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IMV 04-091 – HSR&D Study

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IMV 04-091
Innovations to Implementing Evidence-based Clinical Practice
Theodore Speroff PhD
Tennessee Valley Healthcare System Nashville Campus, Nashville, TN
Nashville, TN
Funding Period: January 2004 - September 2004

BACKGROUND/RATIONALE:
We postulate that the creation of a system change designed to respond to new clinical knowledge (JNC7 guidelines) yields timely and patient centered changes in care. A systems-based approach to the complex problems associated with the changing evidence regarding medications can help to eliminate delays in patient care and disseminate new clinical knowledge in an effective manner. However, a common challenge to healthcare systems is development of strategies that inform and educate rather than enforce medical decisions (1). Telling the provider what to do is unlikely to achieve learning or improve the quality of care provided to the patient. Successful strategies for changing physician behavior reduce complexity for the provider and optimize information processing. In order to integrate knowledge into practice the practitioner must move from awareness of the new guidelines to agreement, adoption and adherence with new clinical information.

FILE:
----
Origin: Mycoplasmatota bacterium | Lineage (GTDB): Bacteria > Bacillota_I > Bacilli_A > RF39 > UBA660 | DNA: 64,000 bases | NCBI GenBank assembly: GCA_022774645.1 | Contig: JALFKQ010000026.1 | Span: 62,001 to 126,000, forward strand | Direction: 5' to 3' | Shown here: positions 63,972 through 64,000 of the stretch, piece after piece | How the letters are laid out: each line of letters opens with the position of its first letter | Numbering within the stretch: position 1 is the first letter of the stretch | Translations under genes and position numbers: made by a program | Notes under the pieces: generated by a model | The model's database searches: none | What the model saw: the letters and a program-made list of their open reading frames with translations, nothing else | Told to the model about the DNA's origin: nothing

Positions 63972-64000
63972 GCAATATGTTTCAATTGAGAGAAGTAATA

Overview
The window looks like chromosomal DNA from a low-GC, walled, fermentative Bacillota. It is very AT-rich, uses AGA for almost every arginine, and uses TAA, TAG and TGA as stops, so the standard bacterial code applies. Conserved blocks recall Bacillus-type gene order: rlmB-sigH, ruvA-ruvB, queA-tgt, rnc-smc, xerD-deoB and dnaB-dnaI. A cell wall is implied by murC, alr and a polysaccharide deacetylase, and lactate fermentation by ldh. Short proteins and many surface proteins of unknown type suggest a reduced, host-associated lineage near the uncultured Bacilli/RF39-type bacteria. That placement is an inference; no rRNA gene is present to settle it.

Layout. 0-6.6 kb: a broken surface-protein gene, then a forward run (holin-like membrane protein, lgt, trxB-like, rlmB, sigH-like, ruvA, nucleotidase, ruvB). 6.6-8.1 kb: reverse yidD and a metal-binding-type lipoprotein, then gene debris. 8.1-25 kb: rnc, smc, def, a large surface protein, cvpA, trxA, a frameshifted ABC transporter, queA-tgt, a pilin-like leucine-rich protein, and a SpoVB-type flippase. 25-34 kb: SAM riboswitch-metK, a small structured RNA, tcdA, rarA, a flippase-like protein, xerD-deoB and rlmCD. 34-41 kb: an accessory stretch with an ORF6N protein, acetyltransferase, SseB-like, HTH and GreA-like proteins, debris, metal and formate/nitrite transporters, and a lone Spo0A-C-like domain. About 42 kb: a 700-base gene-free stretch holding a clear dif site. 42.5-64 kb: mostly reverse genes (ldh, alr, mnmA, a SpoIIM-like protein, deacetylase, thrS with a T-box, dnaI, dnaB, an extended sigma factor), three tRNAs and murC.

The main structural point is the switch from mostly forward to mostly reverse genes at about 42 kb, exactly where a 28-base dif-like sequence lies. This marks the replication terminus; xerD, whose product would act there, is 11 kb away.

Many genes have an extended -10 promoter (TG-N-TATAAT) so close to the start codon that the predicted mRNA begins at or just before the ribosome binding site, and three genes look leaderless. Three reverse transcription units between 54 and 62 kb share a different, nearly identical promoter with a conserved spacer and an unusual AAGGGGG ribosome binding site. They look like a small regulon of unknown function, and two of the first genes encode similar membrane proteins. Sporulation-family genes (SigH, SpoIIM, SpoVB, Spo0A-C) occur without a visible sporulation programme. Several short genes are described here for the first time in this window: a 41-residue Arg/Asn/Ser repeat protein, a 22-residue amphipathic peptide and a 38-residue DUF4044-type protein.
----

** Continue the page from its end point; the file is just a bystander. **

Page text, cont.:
OBJECTIVE(S):
Our aim is to develop a paradigm for change based on Kassirer’s informing and educating model and knowledge translation theory and then bring about change using the paradigm and information technology to implement evidence-based practice. Knowledge translation, popularized by the Canadian Institutes of Health Research, involves translation of new information into knowledge for users; it moves beyond reliance on publication as a mechanism for disseminating results. The dynamic mechanisms of knowledge translation have been shown to increase uptake and application of research information. In our center, we have been applying knowledge translation to inform patients and providers of new information regarding changes in effective drug treatment. We recently conducted a study of practice change involving hormone replace therapy. We propose that our paradigm involving the pharmacy, patient and physician will be an effective way to influence a change to clinician inertia.